This assault on freedom must be fought tooth and nail – in the courts and in principle
There are many uncertainties about the government's proposed national health insurance (NHI) system. Nobody knows how much it will cost. But some things are 99% certain. One is that the African National Congress (ANC) and its government are incapable of running such a system. Another is that it will be overloaded with bureaucrats, deployed cadres, and affirmative-action appointees. It will also be run in the interests of trade unions, not patients.
The question then is how to avoid this disaster.
The typical response of South African organisations to this kind of ANC initiative is to say "we agree with the principle, but not the detail". Last year, for example, the South African Society of Anaesthesiologists declared their "unequivocal" commitment to the "intentions" of the proposed system. The Council for Medical Schemes said NHI was "essential". The Board of Healthcare Funders said it supported progress "to accelerate efforts" for NHI implementation. Discovery Health said "we are supportive of the general approach taken".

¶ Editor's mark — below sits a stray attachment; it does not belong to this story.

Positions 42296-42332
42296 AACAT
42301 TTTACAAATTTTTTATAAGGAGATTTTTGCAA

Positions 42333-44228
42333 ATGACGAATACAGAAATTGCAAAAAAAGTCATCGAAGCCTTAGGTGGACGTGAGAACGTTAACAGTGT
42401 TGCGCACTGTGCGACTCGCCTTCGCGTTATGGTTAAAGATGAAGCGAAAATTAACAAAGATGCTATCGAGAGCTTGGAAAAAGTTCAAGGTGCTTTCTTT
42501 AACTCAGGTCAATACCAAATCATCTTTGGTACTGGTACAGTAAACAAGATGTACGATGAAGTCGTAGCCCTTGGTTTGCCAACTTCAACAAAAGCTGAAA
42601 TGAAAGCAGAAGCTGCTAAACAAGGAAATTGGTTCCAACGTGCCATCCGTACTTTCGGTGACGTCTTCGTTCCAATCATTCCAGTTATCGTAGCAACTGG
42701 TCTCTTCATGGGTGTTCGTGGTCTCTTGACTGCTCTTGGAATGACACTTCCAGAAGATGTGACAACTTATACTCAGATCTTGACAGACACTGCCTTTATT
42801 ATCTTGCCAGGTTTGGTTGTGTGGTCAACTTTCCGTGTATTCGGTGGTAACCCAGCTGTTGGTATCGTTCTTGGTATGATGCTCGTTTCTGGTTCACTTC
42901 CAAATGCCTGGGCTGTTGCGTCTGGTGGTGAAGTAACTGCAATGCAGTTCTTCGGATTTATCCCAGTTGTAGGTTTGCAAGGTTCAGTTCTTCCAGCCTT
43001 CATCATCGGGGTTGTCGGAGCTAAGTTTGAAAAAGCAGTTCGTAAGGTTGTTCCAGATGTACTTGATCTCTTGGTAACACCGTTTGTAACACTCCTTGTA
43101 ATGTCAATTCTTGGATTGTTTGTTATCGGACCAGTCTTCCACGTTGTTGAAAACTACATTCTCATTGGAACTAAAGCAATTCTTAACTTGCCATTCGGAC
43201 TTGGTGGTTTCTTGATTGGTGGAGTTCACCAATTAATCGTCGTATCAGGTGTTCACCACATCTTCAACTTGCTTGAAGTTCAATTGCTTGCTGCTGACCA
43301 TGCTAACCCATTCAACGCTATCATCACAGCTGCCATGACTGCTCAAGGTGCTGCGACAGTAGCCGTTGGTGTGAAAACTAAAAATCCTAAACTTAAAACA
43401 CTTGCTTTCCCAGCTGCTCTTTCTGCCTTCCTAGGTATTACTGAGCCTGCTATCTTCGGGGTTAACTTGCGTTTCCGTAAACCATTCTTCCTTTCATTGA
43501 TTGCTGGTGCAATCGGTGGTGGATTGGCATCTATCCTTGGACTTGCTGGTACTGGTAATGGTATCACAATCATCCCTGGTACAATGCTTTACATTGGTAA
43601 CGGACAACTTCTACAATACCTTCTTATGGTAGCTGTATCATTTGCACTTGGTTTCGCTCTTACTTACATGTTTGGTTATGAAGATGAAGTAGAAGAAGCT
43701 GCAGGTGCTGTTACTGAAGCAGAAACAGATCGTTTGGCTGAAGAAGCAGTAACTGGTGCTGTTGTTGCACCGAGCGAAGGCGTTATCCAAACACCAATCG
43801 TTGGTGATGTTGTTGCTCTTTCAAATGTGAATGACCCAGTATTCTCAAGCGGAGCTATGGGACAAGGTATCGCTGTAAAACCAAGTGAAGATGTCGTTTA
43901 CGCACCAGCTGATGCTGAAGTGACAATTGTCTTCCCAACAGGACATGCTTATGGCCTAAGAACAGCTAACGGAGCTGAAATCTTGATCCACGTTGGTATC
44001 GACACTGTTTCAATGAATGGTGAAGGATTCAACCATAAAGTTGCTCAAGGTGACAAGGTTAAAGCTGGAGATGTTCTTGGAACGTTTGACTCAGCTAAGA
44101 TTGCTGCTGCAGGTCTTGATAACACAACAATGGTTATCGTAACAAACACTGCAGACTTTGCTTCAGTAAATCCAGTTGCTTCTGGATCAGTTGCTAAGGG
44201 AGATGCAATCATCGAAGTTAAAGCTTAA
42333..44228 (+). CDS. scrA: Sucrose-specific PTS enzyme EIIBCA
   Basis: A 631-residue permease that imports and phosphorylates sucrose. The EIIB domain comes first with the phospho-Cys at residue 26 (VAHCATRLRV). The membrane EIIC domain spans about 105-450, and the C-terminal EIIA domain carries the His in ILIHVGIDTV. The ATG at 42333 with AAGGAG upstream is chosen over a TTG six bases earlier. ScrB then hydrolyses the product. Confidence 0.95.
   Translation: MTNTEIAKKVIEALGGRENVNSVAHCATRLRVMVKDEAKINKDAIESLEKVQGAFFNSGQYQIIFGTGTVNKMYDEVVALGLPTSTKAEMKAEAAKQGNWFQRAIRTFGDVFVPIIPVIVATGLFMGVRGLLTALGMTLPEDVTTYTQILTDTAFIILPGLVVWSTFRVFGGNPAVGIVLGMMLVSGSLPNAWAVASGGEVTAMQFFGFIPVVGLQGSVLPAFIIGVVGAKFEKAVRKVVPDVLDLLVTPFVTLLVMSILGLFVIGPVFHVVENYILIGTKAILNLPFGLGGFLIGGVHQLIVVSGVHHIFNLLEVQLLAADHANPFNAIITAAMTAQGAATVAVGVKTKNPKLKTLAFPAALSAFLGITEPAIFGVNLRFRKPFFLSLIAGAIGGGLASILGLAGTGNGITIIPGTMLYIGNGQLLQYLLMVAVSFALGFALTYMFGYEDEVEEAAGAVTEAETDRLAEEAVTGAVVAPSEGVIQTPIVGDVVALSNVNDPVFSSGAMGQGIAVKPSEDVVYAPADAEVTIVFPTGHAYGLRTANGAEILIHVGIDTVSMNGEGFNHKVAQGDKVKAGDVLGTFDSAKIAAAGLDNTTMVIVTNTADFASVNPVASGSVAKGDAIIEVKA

Last week the Health Professions Council of South Africa said the reserves of private medical aid funds should be expropriated, something which the previous health minister also favoured. The Democratic Alliance says aspects of the bill will be "catastrophic", but it also favours "removing the medical aid tax benefit" and allowing medical aids to provide "top-up cover" only, key objectives of the ANC in its war against the medical aids.
The trouble with this kind of response is that you are fighting on the ANC's terrain. The mining industry made the mistake of doing this with its initial embrace of the mining charter. Sections of organised agriculture are currently making the same mistake in endorsing the supposed need for speedier land transfers. Business in general went along with all the ANC's racial preferencing legislation, the result of which is that ever more racial preferencing is being required, with stiffer penalties for non-compliance.